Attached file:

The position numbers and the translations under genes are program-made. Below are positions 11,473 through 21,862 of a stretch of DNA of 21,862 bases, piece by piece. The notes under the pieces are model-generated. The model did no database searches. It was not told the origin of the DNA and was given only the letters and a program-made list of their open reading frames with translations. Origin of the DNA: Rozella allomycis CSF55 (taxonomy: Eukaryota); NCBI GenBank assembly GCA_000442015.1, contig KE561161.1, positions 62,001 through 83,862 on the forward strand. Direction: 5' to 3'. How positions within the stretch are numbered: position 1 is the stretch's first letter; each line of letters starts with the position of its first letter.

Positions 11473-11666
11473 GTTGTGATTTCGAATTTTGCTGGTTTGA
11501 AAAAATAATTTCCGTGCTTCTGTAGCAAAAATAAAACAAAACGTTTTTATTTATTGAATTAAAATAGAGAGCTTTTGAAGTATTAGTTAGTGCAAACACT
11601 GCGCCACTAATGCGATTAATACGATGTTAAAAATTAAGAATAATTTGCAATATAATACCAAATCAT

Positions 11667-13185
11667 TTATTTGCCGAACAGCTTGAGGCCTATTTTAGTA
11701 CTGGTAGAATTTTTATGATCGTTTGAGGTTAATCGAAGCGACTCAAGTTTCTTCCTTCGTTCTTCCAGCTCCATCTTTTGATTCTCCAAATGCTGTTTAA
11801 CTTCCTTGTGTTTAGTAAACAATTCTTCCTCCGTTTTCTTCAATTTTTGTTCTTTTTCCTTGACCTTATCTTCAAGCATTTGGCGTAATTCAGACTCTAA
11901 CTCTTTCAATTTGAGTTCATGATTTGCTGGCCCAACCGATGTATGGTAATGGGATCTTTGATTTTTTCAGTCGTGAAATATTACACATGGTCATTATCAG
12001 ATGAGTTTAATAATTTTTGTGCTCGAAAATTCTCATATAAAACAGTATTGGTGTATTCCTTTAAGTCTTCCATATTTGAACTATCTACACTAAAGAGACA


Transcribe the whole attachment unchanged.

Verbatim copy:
The position numbers and the translations under genes are program-made. Below are positions 11,473 through 21,862 of a stretch of DNA of 21,862 bases, piece by piece. The notes under the pieces are model-generated. The model did no database searches. It was not told the origin of the DNA and was given only the letters and a program-made list of their open reading frames with translations. Origin of the DNA: Rozella allomycis CSF55 (taxonomy: Eukaryota); NCBI GenBank assembly GCA_000442015.1, contig KE561161.1, positions 62,001 through 83,862 on the forward strand. Direction: 5' to 3'. How positions within the stretch are numbered: position 1 is the stretch's first letter; each line of letters starts with the position of its first letter.

Positions 11473-11666
11473 GTTGTGATTTCGAATTTTGCTGGTTTGA
11501 AAAAATAATTTCCGTGCTTCTGTAGCAAAAATAAAACAAAACGTTTTTATTTATTGAATTAAAATAGAGAGCTTTTGAAGTATTAGTTAGTGCAAACACT
11601 GCGCCACTAATGCGATTAATACGATGTTAAAAATTAAGAATAATTTGCAATATAATACCAAATCAT

Positions 11667-13185
11667 TTATTTGCCGAACAGCTTGAGGCCTATTTTAGTA
11701 CTGGTAGAATTTTTATGATCGTTTGAGGTTAATCGAAGCGACTCAAGTTTCTTCCTTCGTTCTTCCAGCTCCATCTTTTGATTCTCCAAATGCTGTTTAA
11801 CTTCCTTGTGTTTAGTAAACAATTCTTCCTCCGTTTTCTTCAATTTTTGTTCTTTTTCCTTGACCTTATCTTCAAGCATTTGGCGTAATTCAGACTCTAA
11901 CTCTTTCAATTTGAGTTCATGATTTGCTGGCCCAACCGATGTATGGTAATGGGATCTTTGATTTTTTCAGTCGTGAAATATTACACATGGTCATTATCAG
12001 ATGAGTTTAATAATTTTTGTGCTCGAAAATTCTCATATAAAACAGTATTGGTGTATTCCTTTAAGTCTTCCATATTTGAACTATCTACACTAAAGAGACA